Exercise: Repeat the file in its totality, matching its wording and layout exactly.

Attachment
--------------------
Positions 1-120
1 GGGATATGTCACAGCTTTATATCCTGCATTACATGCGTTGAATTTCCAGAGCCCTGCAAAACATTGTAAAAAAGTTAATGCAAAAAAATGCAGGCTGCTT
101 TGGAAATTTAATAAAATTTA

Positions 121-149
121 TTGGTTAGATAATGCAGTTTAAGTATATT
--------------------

Positions 1-120
1 GGGATATGTCACAGCTTTATATCCTGCATTACATGCGTTGAATTTCCAGAGCCCTGCAAAACATTGTAAAAAAGTTAATGCAAAAAAATGCAGGCTGCTT
101 TGGAAATTTAATAAAATTTA

Positions 121-149
121 TTGGTTAGATAATGCAGTTTAAGTATATT